Worcester (Mass.) Telegram & Gazette
, reports on a national shortage of pediatric subspecialists. "While Massachusetts has more pediatric sub-specialists per capita than many other states, the doctors are in short supply, even at big institutions like UMass. … Pediatric sub-specialists go through several years of training: four years of medical school, three years of training in pediatrics, then another three years of training in a specialty," yet their salaries are not much higher than regular pediatricians. "As a result, pediatric sub-specialties are not attractive to many doctors-in-training worried about paying for medical school. … Because of the shortage, children in many parts of the country, including Massachusetts, wait weeks and sometimes months to see specialists." Others must travel long distances to find the appropriate specialist. Doctor groups have been lobbying Congress to increase reimbursement rates for pediatric subspecialists, and the new health law "includes a provision that offers loan relief of up to $35,000 per year for up to three years for students who choose to become pediatric sub-specialists. The measure calls for $30 million a year in federal spending from 2010 to 2014, but the funds have yet to be appropriated" (Dayal, 6/27).
Policymakers in New Jersey are "acting with added urgency on the worsening shortage of physicians, a statewide problem that is hitting southern counties particularly hard," NJ Spotlight
reports. "Experts trace the shortage to a number of factors at various levels of the system. For one thing, there's an insufficient number of available slots in New Jersey's medical schools. For another, med students that complete their training face burdensome loan repayment. The New Jersey Council of Teaching Hospitals consortium also warns that New Jersey is losing doctors to other states because of what it terms a 'hostile practice environment' characterized by the high cost of living, high taxes and the high price of medical malpractice insurance. … A January 2010 report from the Council of Teaching Hospital notes that except for Camden, every county south of Burlington and Ocean already falls below the national average of 88 primary care physicians per 100,000 residents" (Hernandez, 6/28).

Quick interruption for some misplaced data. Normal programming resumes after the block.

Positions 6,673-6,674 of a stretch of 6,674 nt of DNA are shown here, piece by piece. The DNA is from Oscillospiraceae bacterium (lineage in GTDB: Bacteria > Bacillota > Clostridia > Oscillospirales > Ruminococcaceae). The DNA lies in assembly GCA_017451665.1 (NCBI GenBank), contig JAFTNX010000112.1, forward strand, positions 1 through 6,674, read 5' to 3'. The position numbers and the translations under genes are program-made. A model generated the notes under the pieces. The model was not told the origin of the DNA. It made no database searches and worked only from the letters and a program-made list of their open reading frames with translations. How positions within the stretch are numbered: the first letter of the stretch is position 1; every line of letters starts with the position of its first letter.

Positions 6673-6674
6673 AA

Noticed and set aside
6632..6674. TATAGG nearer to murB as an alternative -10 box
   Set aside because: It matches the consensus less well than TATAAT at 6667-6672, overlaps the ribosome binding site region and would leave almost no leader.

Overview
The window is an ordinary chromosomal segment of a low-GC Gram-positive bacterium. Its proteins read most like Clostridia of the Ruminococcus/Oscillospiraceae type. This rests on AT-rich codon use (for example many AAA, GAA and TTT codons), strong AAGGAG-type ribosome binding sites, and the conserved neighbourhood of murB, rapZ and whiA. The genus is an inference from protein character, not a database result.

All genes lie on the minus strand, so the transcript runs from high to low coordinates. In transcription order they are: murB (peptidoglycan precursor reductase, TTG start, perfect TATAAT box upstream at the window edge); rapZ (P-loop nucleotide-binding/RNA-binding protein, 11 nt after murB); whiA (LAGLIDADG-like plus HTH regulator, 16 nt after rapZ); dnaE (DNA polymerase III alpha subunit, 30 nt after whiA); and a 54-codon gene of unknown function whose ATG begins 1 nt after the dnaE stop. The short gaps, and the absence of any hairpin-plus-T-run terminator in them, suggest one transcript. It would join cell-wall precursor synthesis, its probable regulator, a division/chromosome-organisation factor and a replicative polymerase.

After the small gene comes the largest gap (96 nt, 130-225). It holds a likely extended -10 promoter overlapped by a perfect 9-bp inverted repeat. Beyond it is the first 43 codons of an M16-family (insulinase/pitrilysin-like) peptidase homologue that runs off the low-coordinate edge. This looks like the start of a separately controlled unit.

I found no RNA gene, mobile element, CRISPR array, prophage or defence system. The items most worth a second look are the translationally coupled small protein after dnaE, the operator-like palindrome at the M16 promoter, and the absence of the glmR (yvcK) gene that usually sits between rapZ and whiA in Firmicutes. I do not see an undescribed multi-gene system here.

Meanwhile, California's "Board of Registered Nursing has discovered that some 3,500 of its nurses have been punished for misconduct by other states — hundreds even had their licenses revoked — while maintaining clean licenses in California," the Los Angeles Times and ProPublica
report. "As many as 2,000 of these nurses now will face discipline in California, officials estimate. That's more registered nurses than the state has sanctioned in the last four years combined. The board's discovery was prompted by a Times/ProPublica investigation last year that found hundreds of instances in which California nurses had been sanctioned elsewhere for sexual abuse, neglect, rampant drug use and criminality but could work freely in California" (Weber and Ornstein, 6/28).
Meanwhile, The (Minneapolis-St.Paul, Minn.) Star Tribune
reports on a nursing strike in the Twin Cities, where some nurses are resisting the action. Thousands of nurses from the Minnesota Nurses Association "have turned out by the thousands for picketing, picnics and other shows of solidarity. … But as they draw within days of what could be a historic walkout, some dissenters are saying it's time to speak out, voicing concerns about their union's aggressive tactics, what they consider reckless accusations of unsafe staffing, and the risks of walking away from good jobs in a bad economy. Even if their numbers are small, they could prove pivotal if they refuse to support a strike called for July 6" (Yee and Lerner, 6/28).